On Saturday, it was DDD9 (http://www.developerdeveloperdeveloper.com/ddd9). For me, and a lot of feedback I’ve seen on Twitter, it was the best DDD yet. There were six sessions over four tracks, covering a wide range of topics and there seems to be a pretty good turn out.
First, great thanks to the DDD team for organising the event, and to the presenters.
The sessions I attended were:
Collections Deep Dive by @GaryShort
This was a really good session, and very deep (you got that from the title, right?). As session 1 it was a good start to the day. It was a debate I had with myself as to attend this session, or the Async session by @WestleyL. I went for this one, as it was something I could use straight away (since Async is still based on a CTP).
Gary covered the collections that are part of .NET 4, which, for me, was really useful, since I’ve not used the majority of them (as I primarily am working on legacy .NET 2 apps at the moment).
Real World NHibernate, Fluent NHibernate and Castle Windsor by @ChrisCanal
This was a good session too, and covered how these three projects were used in an MVC app. For me, it could’ve done with an overview slide or two, however it covered a lot of technical content well.
Functional Alchemy by @MarkRendle
This was the best session of the day for me. Mark was a great presenter, and really covered everything well. Highly summarised, it covered how to do functional programming in C#. This was interesting as it helped me to understand how I could change the code I’d written to be better, and be DRY (Don’t Repeat Yourself)
Next we had lunch (Usual DDD sandwiches, crisps, fruit, Twix. 🙂 ), followed by a few grok talks.
The three grok talks (fewer to support the shorter lunch, to allow for more sessions. The sessions were on Creating data visualisation in Silverlight using Silverlight, Visio, and SharePoint 2010 with Dave McMahon (SharePoint MVP), CUDA (with @RobAshton) and a session on IronRuby. The CUDA session was good in that it covered how programming against the GPU works, though at present, it’s using another version of C (nVidia C) to program it. However, at some point, I’m sure there’ll be an API to support GPU processing in C#.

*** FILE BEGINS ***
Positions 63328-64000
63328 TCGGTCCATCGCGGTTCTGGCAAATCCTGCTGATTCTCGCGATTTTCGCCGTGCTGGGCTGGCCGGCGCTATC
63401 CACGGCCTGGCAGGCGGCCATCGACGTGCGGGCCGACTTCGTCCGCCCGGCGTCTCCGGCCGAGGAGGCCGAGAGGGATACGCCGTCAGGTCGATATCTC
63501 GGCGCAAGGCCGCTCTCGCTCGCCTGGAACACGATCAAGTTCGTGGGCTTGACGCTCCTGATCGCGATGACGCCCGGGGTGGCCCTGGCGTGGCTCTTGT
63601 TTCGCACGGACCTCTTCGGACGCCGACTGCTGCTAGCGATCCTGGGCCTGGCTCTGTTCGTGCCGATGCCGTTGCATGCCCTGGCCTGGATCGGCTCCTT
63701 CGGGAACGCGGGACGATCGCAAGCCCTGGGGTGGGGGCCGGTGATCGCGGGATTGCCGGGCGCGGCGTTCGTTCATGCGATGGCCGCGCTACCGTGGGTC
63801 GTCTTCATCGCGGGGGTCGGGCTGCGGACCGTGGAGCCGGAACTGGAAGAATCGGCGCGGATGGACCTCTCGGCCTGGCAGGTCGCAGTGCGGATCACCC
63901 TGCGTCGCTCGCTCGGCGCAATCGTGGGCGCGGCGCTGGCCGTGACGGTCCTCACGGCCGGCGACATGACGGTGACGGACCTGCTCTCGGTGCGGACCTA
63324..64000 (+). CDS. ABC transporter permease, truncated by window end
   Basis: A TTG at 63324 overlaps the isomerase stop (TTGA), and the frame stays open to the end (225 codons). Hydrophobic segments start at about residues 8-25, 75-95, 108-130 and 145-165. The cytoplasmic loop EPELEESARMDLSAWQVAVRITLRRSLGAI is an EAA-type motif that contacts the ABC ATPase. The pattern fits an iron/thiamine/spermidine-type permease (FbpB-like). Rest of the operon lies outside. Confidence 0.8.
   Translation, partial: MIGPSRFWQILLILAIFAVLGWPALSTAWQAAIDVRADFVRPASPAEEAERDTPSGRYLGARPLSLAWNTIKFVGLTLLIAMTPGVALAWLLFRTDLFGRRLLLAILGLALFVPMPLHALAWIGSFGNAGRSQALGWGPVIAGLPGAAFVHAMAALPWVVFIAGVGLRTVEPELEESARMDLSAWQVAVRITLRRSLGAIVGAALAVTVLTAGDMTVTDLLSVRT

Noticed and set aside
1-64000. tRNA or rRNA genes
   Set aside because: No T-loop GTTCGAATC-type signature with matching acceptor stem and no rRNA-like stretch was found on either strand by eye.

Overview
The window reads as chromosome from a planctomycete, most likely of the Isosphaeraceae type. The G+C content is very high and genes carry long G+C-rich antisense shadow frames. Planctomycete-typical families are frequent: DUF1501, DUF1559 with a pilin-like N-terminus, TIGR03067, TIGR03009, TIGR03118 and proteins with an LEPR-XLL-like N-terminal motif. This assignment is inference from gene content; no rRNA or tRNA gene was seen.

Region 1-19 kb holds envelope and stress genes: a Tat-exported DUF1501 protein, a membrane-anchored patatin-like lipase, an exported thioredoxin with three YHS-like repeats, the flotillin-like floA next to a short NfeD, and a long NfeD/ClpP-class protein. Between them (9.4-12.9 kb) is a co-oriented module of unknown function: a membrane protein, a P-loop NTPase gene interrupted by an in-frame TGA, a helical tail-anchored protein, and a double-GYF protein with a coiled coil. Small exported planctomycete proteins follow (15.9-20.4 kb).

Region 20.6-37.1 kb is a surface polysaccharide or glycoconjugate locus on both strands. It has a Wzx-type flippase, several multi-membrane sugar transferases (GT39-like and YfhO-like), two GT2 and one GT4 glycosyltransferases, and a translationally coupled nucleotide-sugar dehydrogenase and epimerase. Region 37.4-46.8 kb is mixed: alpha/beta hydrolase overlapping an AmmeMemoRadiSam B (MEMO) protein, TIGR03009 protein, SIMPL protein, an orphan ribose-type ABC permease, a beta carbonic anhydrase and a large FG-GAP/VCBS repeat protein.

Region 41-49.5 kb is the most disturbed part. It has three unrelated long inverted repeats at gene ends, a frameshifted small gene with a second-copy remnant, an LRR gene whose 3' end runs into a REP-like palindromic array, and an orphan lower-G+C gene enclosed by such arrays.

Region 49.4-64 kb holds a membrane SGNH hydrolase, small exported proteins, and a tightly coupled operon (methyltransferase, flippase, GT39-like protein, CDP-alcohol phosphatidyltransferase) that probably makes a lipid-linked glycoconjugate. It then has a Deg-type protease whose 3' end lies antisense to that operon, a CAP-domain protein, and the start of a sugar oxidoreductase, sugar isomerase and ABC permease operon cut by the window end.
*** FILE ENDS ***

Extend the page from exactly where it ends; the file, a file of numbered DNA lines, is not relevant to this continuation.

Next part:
SOLID code with @NathanGloyn
This was an interesting session , as it covered the basics of Agile programming using the SOLID principles, as defined by Robert C. Martin (@UncleBob). The book (Agile Principles, Patterns and Practices in C#) that covers these principle has been on my reading list for a while, and following this session it should move up a bit.
Enforcing Code Beauty with StyleCop by @GuySmithFerrier
This session covered how StyleCop works with Visual studio, what it can be used to achieve, and how it can be modified to suit your needs. I’ve recently started to use this, through CodeRush (with @RoryBecker’s CR_StyleNinja addin). An interesting session, and covered a lot, and as always, well presented by Guy (who, of course, mentioned Internationalisation (i18n) a few times 😉 ).
Introducing PowerShell with @JimmyBoo
Something that has been on my ‘list of tools to learn better’ for a while, it seemed like a good choice. James’ session covered the basics, including what you can do, GUI’s you can use, and how you can use the features of PowerShell to pipe the outputs of one function to the input of another. An interesting session, but it could’ve done with being a little more technical, or having some code to cover creating a PowerShell function (though, that’d then not be an Introduction…) Good session though.
All in all a great day, and covered a lot of topics. As I said, the best session for me was the @MarkRendle Functional alchemy session, closely followed by @GaryShort